Zimbabwe's Unity Government Struggles to Move Ahead

19 May 2009

Zimbabwe's unity government is struggling to win financial support from western countries because very little progress is being made to resolve key outstanding issues, including those involving the Movement for Democratic Change, that prevent the government from meeting benchmarks set by countries. 

Morgan Tsvangirai is sworn in as Zimbabwe's prime minister at the State House in Harare, 11 Feb 2009
Morgan Tsvangirai is sworn in as Zimbabwe's prime minister at the State House in Harare, 11 Feb 2009
Despite the inclusion of the Movement for Democratic Change in the unity government in January, the prosecution of MDC legislators on what human rights lawyers say are trumped up charges continues. Others are awaiting trial.

But lawyers say that no perpetrators of violence against the MDC have been charged and that there is no investigation into last October's kidnapping of eighteen MDC and humanitarian workers. Seven MDC supporters remain missing.

Western governments say it is this type of activity that is against the rule of law and needs to end.

Last November, the Southern African Development Community, SADC, instructed the Zimbabwean leaders to settle disputes over the allocation of governor positions after the unity government was sworn in.

Nothing has been achieved on that level yet after many meetings of principals. Nor, despite the global political agreement signed by the parties last September, have top civil servant jobs been re-allocated based on the outcome of elections in March 2008.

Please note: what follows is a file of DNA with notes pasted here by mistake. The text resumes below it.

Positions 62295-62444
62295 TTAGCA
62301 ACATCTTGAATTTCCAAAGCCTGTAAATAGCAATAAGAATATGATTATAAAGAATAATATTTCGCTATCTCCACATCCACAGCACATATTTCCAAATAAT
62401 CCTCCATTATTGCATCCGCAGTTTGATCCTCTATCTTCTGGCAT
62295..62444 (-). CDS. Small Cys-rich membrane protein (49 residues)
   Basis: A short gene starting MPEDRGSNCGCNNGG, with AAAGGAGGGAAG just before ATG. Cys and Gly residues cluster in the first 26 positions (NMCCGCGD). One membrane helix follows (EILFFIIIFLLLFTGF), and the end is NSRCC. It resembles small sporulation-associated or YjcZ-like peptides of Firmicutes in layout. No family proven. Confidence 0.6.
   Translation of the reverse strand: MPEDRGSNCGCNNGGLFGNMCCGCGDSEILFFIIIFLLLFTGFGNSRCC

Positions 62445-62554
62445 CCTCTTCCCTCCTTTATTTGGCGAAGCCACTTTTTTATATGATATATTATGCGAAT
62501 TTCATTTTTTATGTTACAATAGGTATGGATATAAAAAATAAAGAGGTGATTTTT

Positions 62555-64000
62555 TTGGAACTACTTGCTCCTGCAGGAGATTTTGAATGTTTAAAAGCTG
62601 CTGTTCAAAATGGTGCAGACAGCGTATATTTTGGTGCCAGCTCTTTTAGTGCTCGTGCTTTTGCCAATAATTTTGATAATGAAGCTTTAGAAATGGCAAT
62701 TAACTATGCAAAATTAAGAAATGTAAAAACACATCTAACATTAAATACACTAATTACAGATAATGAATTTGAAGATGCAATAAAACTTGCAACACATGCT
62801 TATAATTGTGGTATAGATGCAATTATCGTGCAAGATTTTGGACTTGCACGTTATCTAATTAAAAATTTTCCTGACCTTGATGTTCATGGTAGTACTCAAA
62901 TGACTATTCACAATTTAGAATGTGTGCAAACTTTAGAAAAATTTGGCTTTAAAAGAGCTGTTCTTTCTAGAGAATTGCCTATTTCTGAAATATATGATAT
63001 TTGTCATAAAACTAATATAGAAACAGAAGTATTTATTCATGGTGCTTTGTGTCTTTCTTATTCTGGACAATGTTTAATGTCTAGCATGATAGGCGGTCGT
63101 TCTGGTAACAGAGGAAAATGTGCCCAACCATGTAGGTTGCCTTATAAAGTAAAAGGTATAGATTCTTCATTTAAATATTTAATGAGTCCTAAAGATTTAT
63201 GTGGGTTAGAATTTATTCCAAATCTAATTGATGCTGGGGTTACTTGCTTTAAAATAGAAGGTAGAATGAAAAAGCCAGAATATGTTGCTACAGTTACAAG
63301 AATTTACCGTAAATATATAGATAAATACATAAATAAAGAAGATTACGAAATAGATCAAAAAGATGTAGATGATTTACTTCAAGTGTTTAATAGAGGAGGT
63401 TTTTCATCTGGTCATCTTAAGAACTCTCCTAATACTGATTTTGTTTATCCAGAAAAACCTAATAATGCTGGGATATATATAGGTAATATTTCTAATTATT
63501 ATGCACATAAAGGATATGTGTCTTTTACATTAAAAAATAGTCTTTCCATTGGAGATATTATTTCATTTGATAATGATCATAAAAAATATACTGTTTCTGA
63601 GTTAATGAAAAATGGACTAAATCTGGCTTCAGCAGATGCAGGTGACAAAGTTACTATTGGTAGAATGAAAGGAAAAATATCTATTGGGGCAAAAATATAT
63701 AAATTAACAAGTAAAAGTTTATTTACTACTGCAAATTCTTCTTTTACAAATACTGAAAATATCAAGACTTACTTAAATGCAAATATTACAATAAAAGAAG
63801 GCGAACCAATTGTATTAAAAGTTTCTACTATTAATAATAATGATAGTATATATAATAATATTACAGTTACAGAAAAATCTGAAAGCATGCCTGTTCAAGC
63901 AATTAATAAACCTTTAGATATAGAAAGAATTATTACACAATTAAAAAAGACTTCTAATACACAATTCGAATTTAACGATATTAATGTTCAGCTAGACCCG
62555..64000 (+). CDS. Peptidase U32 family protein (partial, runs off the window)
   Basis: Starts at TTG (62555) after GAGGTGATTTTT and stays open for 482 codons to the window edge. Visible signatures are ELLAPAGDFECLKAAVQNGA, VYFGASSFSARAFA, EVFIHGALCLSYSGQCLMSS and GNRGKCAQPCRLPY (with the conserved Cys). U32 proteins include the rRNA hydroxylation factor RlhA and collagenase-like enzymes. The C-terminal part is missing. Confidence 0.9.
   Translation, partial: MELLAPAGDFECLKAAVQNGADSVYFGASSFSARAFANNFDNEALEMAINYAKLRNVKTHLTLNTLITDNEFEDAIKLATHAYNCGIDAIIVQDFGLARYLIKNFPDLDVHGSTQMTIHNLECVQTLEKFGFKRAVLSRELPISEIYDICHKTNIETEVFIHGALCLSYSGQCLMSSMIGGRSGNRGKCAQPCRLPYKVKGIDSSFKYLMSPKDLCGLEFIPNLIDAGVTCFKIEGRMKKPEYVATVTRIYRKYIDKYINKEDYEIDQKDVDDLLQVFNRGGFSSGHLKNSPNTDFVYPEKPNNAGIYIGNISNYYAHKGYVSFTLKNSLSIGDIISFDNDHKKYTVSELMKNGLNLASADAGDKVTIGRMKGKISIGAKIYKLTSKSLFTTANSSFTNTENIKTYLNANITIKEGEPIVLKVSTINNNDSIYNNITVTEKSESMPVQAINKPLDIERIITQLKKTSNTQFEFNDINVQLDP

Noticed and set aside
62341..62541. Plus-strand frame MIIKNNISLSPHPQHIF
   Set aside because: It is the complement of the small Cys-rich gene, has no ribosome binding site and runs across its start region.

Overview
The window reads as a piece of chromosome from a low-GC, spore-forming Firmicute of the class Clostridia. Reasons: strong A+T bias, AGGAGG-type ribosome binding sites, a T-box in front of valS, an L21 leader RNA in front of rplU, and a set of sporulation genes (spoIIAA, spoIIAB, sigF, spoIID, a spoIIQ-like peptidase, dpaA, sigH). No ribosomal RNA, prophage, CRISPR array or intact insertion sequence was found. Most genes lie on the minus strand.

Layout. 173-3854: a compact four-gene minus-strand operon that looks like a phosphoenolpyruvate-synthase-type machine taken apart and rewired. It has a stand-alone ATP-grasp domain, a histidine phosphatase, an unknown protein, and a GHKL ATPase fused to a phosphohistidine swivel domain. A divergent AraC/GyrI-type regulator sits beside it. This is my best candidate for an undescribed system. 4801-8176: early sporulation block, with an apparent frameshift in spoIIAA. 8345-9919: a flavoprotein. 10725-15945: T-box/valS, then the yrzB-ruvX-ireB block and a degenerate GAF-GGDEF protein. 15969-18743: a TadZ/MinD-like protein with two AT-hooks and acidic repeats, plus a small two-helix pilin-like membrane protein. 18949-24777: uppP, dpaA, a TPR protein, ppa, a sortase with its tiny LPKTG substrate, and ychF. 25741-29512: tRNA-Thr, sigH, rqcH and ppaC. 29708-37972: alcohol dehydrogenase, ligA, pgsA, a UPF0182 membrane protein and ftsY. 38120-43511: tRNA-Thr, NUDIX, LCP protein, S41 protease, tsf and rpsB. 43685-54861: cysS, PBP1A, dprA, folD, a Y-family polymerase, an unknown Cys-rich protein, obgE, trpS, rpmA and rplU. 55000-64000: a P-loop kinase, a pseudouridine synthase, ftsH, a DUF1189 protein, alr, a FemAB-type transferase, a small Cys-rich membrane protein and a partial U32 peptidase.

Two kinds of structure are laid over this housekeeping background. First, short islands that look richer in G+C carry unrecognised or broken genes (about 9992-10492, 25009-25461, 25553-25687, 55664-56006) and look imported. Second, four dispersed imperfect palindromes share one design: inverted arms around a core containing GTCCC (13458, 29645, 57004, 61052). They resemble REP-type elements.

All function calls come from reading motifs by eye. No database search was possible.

Zimbabwe's President Robert Mugabe, 10 May 2009
Zimbabwe's President Robert Mugabe, 10 May 2009
All the top civil servants are known supporters of Mr. Mugabe's ZANU-PF.

Farmers say commitment to the rule of law as demanded by the political agreement is ignored by ZANU-PF in its continued attempts to fast track prosecutions aimed at forcing white farmers from their land, even though most have existing court orders allowing them to remain.

Most say they failed to meet the mid May deadline for planting wheat because of ongoing disruptions and prosecutions.

The independent Zimbabwe Media Monitoring Project says in its latest report that the public media continues to be partisan towards ZANU-PF.

Earlier this week Prime Minister Morgan Tsvangirai urged SADC and the African Union to bring an end to what he typified a deadlock over these issues. The two organizations are guarantors of the global political agreement between the parties.

But experts say it requires the agreement of at least two of three parties to the agreement to declare a deadlock before the African organizations would arbitrate.

Eldred Masunungure a political scientist at the University of Zimbabwe tells VOA that without progress on the outstanding issues the unity is "dysfunctional" and will be unable to move the country forward. He said that Mr. Tsvangirai appeared to believe, after many meetings with Mr Mugabe, that "quiet diplomacy was more useful than megaphone diplomacy."

Masunungure added that the MDC's national council has been insisting that Mr. Tsvangirai become more militant and aggressive in his dealings with Mr Mugabe.

Western governments have been providing direct humanitarian assistance to Zimbabweans, but have not given any assistance to the government for its programs. They are looking for progress on resolving the outstanding issues and meeting other benchmarks, mostly involving governance. Western diplomats say they are not encouraged by progress so far.

Although the World Bank has given a grant of $22 million and the International Monetary Fund is now in Zimbabwe for consultations, arrears have to be paid before any substantial loans will emerge.

So far neither SADC chairman, South African president Jacob Zuma, nor the AU have responded to Mr. Tsvangirai's call on Sunday for the two organisations to exercise their commitments as guarantors of the agreement.